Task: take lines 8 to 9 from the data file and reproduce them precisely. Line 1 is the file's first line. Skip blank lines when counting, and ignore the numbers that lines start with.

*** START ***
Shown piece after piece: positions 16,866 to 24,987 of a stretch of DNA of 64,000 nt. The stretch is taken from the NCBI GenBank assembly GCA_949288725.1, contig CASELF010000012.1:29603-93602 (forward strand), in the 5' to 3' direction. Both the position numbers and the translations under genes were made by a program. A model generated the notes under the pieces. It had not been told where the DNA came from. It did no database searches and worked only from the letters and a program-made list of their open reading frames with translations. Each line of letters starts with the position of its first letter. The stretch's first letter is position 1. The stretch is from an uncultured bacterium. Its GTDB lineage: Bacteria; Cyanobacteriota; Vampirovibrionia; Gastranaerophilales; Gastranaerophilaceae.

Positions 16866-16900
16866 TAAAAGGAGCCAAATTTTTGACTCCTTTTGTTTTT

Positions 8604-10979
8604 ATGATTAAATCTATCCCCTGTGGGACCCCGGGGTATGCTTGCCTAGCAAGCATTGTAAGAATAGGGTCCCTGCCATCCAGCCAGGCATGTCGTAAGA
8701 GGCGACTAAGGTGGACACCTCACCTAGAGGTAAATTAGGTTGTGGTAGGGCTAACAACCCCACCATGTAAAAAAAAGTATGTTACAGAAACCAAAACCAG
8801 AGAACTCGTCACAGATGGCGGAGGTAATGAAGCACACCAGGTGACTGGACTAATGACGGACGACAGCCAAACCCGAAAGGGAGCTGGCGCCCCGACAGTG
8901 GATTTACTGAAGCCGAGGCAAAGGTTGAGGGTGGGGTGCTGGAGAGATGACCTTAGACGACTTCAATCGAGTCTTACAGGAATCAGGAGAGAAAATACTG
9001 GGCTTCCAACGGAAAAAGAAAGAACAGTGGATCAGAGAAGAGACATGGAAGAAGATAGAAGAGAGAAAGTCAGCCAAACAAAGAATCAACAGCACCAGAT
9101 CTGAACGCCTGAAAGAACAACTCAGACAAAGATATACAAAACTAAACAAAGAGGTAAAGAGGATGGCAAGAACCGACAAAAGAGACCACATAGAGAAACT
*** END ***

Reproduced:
8901 GATTTACTGAAGCCGAGGCAAAGGTTGAGGGTGGGGTGCTGGAGAGATGACCTTAGACGACTTCAATCGAGTCTTACAGGAATCAGGAGAGAAAATACTG
9001 GGCTTCCAACGGAAAAAGAAAGAACAGTGGATCAGAGAAGAGACATGGAAGAAGATAGAAGAGAGAAAGTCAGCCAAACAAAGAATCAACAGCACCAGAT